Lori Zimmer

Lunar Cubit: Gigantic Solar Pyramids to Power Abu Dhabi

by , 02/07/11
filed under: Architecture, Solar Power

Robert Flottemesch, Jen DeNike, Johanna Ballhaus, and Adrian P. De Luca, Land Art Generator Initiative, Lunar Cubit, solar power, green architecture, pyramids, renewable energy, sustainable energy

The motto of these sleek black pyramids is “Renewable Energy Can Be Beautiful.” No, the Luxor Casino in Las Vegas did not suddenly develop a green streak — the project, called Lunar Cubit, is a pyramid-shaped solar power complex designed to power thousands of homes in the Abu Dhabi desert.

Robert Flottemesch, Jen DeNike, Johanna Ballhaus, and Adrian P. De Luca, Land Art Generator Initiative, Lunar Cubit, solar power, green architecture, pyramids, renewable energy, sustainable energy

The proposal placed first in the Land Art Generator Initiative, a contest which asks designers to integrate art and interdisciplinary processes with the concept of renewable energy. Each proposed project must generate enough green energy to power thousands of homes, while also serving as an innovative public art installation.

Lunar Cubit consists of eight small glossy solar panel pyramids that surround a central large pyramid in a semi circle. The pyramids act as a lunar calendar, and the central pyramid is inversely illuminated according to the phases of the moon — meaning it is at full illumination with the new moon. The surrounding smaller pyramids act like the hands of a clock for the eight phases of the lunar calendar, illuminating in different combinations to indicate the waxing or waning of the moon. Each is outfitted with energy-efficient LED lights, of course.

By day, the pyramids function as solar energy-producing power plants. Each of the frameless solar panels is made of glass and amorphous silicon, and they’re able to produce enough renewable energy to power 250 homes. That may not seem as productive as a solar power farm, yet it is truly exceptional considering it is also a public art installation. If actually constructed, Lunar Cubit would pay back its cost of construction in five years, through the megawatt-hours of clean renewable energy that it produces.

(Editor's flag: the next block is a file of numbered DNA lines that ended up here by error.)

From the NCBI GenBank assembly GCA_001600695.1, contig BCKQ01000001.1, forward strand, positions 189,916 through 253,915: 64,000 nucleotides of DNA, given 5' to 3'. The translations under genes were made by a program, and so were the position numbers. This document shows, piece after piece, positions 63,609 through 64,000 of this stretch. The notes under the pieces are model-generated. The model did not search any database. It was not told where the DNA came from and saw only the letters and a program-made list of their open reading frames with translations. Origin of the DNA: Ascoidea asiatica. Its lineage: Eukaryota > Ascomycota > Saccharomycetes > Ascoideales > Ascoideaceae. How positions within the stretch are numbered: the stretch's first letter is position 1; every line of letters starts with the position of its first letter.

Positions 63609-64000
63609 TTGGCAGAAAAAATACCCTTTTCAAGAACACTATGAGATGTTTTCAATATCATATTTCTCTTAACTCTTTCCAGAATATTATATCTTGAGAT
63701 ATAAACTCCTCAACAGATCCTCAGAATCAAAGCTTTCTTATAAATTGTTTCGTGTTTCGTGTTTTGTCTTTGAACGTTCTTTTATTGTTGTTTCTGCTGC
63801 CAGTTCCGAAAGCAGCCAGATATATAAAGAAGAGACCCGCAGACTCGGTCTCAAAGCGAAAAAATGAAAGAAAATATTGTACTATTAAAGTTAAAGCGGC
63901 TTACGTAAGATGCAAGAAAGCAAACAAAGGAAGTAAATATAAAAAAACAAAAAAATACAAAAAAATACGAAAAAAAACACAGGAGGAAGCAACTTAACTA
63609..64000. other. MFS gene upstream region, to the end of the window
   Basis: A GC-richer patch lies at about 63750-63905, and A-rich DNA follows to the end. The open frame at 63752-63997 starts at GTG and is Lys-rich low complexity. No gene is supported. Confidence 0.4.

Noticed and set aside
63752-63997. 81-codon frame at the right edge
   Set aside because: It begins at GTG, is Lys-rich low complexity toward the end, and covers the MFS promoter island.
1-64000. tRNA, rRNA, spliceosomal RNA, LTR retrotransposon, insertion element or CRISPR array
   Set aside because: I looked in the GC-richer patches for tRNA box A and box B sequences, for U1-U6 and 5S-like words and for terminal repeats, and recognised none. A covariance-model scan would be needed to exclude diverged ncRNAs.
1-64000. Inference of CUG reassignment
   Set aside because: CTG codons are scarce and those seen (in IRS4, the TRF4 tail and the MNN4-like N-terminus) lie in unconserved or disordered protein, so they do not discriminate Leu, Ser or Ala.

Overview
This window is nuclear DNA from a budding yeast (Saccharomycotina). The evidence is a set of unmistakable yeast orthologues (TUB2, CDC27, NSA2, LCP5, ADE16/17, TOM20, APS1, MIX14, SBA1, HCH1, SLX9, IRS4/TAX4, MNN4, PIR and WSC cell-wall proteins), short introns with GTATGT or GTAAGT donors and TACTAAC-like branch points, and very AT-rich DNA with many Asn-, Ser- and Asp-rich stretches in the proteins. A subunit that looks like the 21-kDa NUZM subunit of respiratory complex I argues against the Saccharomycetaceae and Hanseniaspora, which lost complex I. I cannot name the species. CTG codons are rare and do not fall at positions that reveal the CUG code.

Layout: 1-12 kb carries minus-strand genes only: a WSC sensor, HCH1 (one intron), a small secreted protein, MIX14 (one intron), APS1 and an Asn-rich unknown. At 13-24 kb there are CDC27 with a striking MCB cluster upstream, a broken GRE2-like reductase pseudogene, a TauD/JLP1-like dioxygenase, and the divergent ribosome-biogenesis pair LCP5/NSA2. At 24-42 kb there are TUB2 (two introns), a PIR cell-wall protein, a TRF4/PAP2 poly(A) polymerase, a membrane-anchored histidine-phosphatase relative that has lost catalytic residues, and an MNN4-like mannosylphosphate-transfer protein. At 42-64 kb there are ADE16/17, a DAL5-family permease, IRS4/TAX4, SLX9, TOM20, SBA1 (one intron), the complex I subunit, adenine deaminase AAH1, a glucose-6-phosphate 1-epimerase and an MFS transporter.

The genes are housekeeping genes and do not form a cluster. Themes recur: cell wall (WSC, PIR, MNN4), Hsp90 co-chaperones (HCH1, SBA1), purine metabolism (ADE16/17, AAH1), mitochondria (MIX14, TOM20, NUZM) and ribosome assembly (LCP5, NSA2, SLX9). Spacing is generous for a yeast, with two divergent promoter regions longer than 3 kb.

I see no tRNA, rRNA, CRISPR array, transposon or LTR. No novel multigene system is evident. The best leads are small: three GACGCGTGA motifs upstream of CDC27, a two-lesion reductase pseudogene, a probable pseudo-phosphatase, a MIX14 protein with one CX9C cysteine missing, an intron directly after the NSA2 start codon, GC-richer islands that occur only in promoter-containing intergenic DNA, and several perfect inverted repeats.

Lunar Cubit, designed by Robert Flottemesch, Jen DeNike, Johanna Ballhaus, and Adrian P. De Luca, combines the power of the moon, ancient measurement (it is proportional to the Great Pyramid of Cheops in Giza), and renewable energy. The Land Art Generator Initiative is currently seeking partnership to start construction, and if completed, it is anticipated to become a tourist destination in itself.

+ Lunar Cubit

Via Fast Co Design

Related Posts

LEAVE A COMMENT

or your inhabitat account below

Let's make sure you're a real person:


4 Comments

  1. dramdahi May 10, 2013 at 9:03 pm

    the opening statement of this article says \”renewable energy can be beautiful\”. I get the feeling that the author implies non-renewable energy presently is. My personal opinion, this project seems like a mockery to the whole climate change exercise. Lets start first by encouraging our foreign expats consulting architects to not over prescribe fossil fuel energy designs to our middle eastern counterparts for the sake of harnessing profits.

  2. herman miller santa rosa February 7, 2011 at 3:03 pm

    I would want to see these pyramids. Great idea to incorporate the illumination with the phases of the moon. There are so any solar opportunities that we haven’t taken advance of yet. I just heard of using the roofs of cars. Lets be more sustainable.

  3. pilottage February 7, 2011 at 8:39 am

    limited use of the power, it could have a simple thermal ground producing potable water + Efficiency from thermal solar panel is better than voltaics only. So make electricity + Water… then use the remaining heat to produce Air cooling with a solar aircon system… = Electricity + Water + Cold… this is more an Art than an energy project for the moment. And it could serve better in poor rural inter-tropical zones than in the fat rich suburbs of Dubai…

  4. electric38 February 4, 2011 at 5:25 pm

    Great design, but who wants electric power produced by just another monopoly? Show some designs that are built into the housing. Something that will end the users dependance on a utility company….

    Thank you

  • Read Inhabitat

  • Search Categories

  • Recent Posts

  • Recent Comments

  • Browse by Keyword

get the free Inhabitat newsletter

Submit this form
popular today
all time
most commented
more popular stories >
more popular stories >
more popular stories >
What are you looking for? (Solar, HVAC, etc.)
Where are you located?